A team of students worked along side Joe’s Addiction staff and volunteers in Oklahoma City.
Joe’s Addiction is a coffee shop in the “red light” district of Oklahoma City run by John and Jamie Zumwalt. They have a mission to foster community and develop meaningful relationships with people from every background. According to their website, many who hang out at Joe’s are committed to living life together, walking together and serving the surrounding community.
The team was comprised of 14 JBU students and one staff member. Each person experienced something different while there, but came back with a unifying understanding of what evangelism truly means.
“Joe’s Addiction is a family,” said Rebekah Veldhuizen, junior. She loved the time the team spent getting to know the people who came to the coffee shop and hearing their stories.
“You could feel the love as soon as you got there,” said. Veldhuizen.
Daniel McCarley, sophomore, defined Joe’s Addiction as a 24/7 church.
“It’s not just a service they hold on Sunday, it’s evangelism and community at the same time,” said McCarley.
“Joe’s Addiction is a place where anyone from any walk of life can come and receive love,” said Mick Silvers, sophomore, “It’s the definition of a true community.”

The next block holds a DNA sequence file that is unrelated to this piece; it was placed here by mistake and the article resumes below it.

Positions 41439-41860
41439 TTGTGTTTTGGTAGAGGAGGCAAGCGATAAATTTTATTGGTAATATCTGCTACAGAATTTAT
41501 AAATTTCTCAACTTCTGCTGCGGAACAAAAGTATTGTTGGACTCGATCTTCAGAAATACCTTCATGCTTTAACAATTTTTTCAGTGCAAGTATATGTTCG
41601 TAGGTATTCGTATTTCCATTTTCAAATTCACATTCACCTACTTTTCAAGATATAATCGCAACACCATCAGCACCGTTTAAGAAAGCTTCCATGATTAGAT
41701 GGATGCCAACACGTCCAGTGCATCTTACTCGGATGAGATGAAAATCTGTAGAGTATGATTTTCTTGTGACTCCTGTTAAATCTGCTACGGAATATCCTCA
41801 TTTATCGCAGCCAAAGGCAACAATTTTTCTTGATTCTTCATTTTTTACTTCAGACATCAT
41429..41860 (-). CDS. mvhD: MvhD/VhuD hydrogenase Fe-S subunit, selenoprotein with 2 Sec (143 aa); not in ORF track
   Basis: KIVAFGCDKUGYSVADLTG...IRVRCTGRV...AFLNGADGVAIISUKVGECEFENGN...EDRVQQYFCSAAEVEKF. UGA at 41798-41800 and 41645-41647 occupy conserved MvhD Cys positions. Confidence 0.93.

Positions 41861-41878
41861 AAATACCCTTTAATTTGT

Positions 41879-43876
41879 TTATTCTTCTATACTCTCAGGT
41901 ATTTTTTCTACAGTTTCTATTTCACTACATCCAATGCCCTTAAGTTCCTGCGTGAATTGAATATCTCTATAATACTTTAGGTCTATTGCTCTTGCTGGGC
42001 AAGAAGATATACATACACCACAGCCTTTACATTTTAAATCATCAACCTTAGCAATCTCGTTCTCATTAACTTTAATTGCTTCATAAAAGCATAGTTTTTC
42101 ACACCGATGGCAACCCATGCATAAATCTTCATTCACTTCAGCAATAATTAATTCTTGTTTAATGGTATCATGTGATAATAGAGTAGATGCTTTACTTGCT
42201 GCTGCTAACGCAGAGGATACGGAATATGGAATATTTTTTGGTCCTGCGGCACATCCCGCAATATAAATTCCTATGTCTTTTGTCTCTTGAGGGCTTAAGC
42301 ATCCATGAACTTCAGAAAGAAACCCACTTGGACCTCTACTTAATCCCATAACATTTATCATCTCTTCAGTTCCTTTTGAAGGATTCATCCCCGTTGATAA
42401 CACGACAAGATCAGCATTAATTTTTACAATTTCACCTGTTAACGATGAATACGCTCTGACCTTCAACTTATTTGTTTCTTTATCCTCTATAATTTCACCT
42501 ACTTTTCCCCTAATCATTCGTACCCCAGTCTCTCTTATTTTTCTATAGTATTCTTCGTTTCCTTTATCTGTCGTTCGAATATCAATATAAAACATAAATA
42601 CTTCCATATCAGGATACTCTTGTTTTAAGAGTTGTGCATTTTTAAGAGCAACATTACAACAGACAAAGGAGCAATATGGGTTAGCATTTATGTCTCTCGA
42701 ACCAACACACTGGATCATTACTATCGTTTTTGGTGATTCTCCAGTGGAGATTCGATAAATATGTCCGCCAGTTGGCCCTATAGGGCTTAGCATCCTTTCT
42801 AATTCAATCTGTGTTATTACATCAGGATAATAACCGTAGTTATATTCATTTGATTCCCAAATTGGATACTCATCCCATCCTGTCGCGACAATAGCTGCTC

During the team’s visit, the students spent most of their time at the coffee shop helping to clean and organize while holding conversations with people who came in and out each day.
The students saw a different version of church than they were used to, the services were unique, they worshipped to a Bob Marley song and shared what the congregation called “prouds” and “sorrys” in front of the body.
The team’s understanding and approach to what missions means transformed during their weekend with the Zumwalts. They found it to be more than going to a third-world country and teaching Bible stories to children; it is an ongoing call from the Lord.
Austin Robertson, coordinator of student success, and junior Tiffany Tucker led the team.
Tucker defined missions as spreading the love and message of Jesus across all ends of the earth.
“It is a necessary duty,” said McCarley. “I am not motivated to evangelize, except for that fact that I am called to.”
“Missions to me is all about relationships,” said Silvers, “We are not called to bash people with the Bible to just get them saved, but called to love people for who they are and where they are at in life. If we can build relationships and love people, then God will do the rest.”
Veldhuizen views missions as “living out the Great Commission” with what God has given.
Robertson’s view of missions is that it is about more than the unreached people groups and it can take place everywhere. He described it as, “living our lives in a way to bring Christ the most glory in the act of leading others to follow him as well.”